How Many People Have Used Sex Toys During the Pandemic?
August 26, 2020 by Justin Lehmiller
According to numerous media reports, sex toy retailers around the world reported a surge in sales since the COVID-19 coronavirus pandemic began, especially during the period when lockdowns were widespread.
Of course, sex toy usage was common before the pandemic, and most women and nearly half of men say they’ve used a sex toy before during either partnered or solo sexual activity. But just how many people say they’ve used a toy in the era of COVID-19? And how many tried one for the very first time?
Since mid-March, some of my colleagues and I at The Kinsey Institute have been conducting a longitudinal study on how this pandemic has been affecting our sex lives and relationships. Among the many things we asked people about was their usage of sex toys. Here’s what we found:
In our initial survey (which took place between mid-March and mid-April), 2,034 people completed it. Nearly half (46.3%) reported that they had played with a vibrator or sex toy alone since the pandemic began. A smaller number (27%) said they had done so with a partner, and just 1.4% said they used a remote-controlled sex toy that can be controlled via a computer or smartphone.
However, for most people, these were not new additions to their sex lives. Just 1.4% said that they used a sex toy alone for the first time, 1.7% said they used a toy with a partner for the first time, and 0.2% said they used a remote-controlled sex toy for the first time. This would suggest that most of the toys purchased during the pandemic were bought by those who already had experience using sex toys—it doesn’t seem to be the case that a huge number of people went out and tried them for the very first time.
It’s also worth noting that, in general, sex toy usage during the pandemic was more common among those who identified as woman or as non-binary compared to those who identified as men. For example, 65.7% of non-binary persons and 52.9% of women reported using a sex toy during masturbation, compared to 23.6% of men. This is consistent with previous research, which has found that men tend to use sex toys at much lower rates than women.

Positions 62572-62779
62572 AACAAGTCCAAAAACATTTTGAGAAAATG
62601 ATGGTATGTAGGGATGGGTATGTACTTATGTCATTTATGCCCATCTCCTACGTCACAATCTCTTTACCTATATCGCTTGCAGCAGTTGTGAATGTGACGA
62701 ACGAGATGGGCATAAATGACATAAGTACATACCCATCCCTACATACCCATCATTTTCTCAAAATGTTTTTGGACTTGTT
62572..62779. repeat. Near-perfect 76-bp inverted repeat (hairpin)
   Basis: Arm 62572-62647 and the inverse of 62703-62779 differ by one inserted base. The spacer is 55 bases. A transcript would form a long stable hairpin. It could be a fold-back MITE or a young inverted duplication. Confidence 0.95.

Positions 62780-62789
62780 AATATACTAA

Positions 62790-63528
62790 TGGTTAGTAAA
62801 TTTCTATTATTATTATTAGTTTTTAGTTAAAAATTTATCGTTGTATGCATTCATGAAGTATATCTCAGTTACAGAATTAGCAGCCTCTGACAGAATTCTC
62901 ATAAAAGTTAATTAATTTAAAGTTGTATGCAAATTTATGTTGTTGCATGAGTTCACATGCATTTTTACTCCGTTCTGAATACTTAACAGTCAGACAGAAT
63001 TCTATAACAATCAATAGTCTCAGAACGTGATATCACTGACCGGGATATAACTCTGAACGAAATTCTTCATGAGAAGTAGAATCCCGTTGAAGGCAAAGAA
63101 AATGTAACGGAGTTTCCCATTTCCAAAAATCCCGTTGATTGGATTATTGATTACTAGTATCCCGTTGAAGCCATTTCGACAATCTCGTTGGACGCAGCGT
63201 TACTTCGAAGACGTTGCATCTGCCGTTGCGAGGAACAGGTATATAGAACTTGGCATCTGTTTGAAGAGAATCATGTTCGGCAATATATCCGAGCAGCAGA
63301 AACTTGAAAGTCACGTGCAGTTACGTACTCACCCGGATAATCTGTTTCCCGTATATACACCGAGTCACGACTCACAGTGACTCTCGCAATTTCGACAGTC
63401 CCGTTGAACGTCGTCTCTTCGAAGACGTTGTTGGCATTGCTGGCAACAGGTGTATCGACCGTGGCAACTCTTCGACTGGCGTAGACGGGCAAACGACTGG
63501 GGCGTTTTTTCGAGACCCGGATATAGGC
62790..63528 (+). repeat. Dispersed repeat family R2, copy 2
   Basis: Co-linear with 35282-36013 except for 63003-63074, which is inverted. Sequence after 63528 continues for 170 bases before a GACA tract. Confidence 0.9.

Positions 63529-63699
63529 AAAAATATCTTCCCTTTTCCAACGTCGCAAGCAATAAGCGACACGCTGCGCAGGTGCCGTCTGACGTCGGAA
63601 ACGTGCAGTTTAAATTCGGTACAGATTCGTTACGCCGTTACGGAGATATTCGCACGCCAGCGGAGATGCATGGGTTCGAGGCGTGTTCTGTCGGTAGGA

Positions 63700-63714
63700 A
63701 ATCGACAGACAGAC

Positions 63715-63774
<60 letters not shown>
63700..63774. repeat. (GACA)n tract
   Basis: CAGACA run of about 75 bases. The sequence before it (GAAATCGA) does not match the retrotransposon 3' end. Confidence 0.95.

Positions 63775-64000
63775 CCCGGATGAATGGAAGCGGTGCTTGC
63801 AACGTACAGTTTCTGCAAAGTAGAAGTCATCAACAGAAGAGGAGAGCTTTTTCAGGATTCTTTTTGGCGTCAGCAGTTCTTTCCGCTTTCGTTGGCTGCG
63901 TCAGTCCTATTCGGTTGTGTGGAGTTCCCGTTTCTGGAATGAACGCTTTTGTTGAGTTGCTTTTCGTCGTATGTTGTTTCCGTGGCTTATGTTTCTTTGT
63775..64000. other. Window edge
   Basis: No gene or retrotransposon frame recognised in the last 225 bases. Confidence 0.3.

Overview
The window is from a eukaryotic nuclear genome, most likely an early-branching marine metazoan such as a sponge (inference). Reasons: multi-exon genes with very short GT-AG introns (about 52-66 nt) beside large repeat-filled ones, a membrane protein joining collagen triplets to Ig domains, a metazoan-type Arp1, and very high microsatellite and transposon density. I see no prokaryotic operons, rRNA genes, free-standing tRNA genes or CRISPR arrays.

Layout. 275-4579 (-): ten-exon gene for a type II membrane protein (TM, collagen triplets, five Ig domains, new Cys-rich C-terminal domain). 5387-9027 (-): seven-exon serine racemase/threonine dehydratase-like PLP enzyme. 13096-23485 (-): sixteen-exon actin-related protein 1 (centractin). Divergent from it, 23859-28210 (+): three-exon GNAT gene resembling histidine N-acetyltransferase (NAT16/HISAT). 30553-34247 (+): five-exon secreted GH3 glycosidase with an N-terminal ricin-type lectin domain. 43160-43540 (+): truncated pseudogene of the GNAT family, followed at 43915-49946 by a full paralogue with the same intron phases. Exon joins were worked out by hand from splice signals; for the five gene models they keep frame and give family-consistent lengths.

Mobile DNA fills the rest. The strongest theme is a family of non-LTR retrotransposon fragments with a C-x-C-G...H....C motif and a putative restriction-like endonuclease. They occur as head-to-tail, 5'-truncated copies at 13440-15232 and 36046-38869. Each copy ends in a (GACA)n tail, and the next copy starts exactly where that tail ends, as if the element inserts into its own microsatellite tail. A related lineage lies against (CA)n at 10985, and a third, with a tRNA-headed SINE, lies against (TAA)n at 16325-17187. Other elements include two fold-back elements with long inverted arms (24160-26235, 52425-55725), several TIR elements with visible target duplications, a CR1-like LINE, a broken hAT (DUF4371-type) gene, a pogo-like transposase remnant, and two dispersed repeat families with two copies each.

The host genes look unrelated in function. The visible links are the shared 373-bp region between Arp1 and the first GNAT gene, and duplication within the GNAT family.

Also, sexual minorities were more likely to report using sex toys during this time compared to heterosexually-identified persons. For example, when looking at sex toy use during masturbation, this was reported by 65.7% of pansexual persons, 61% of bisexual persons, 50% of asexual persons, 38.4% of gay and lesbian persons, and 35.7% of heterosexual persons. This tracks with previous research finding that the rate of sex toy use tends to be higher among persons with sexual identities other than heterosexual, perhaps because sexual minorities tend to be a bit more comfortable exploring their sexual fantasies and desires in general.
So why was sex toy usage so common during the pandemic? There are several possible reasons.
First—and most obviously—it’s simply more difficult to meet one’s sexual needs during a lockdown. Dating and casual sex aren’t as feasible during such a time, and many simply didn’t (and still don’t) have a desire to start new sexual or romantic relationships due to health concerns. As a result, many people are turning to solo activities to fill the void.
Second, sex toys can add an extra element of novelty to masturbation and partnered sex—and that might just be what many people need in order to get in the mood right now. Novelty can help to create a more exciting and immersive sexual experience—one that offers distraction and escape. Put another way, novelty can help to take you out of your head and allow you to focus on pleasure instead of the pandemic.
Third, sex toys are just more widely available today than ever before. Plus, there are toys available for every budget. Wholesale sex toys are available for literally pennies on the dollar, making them affordable even during a recession. At the same time, high-end, high-tech toys are available for those with more to spend. The fact that you can also have these items shipped discretely to your door removes a lot the embarrassment and hesitation many feel about purchasing sex toys.
In short, people reported high rates of sex toy usage since the COVID-19 pandemic began, consistent with the high sales rate reported by retailers. However, the surge seems to be driven more by returning users rather than by people deciding to explore sex toys for the very first time.
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Dr. Justin LehmillerFounder & Owner of Sex and Psychology
Dr. Justin Lehmiller is a social psychologist and Research Fellow at The Kinsey Institute. He runs the Sex and Psychology blog and podcast and is author of the popular book Tell Me What You Want. Dr. Lehmiller is an award-winning educator, and a prolific researcher who has published more than 50 academic works.Read full bio >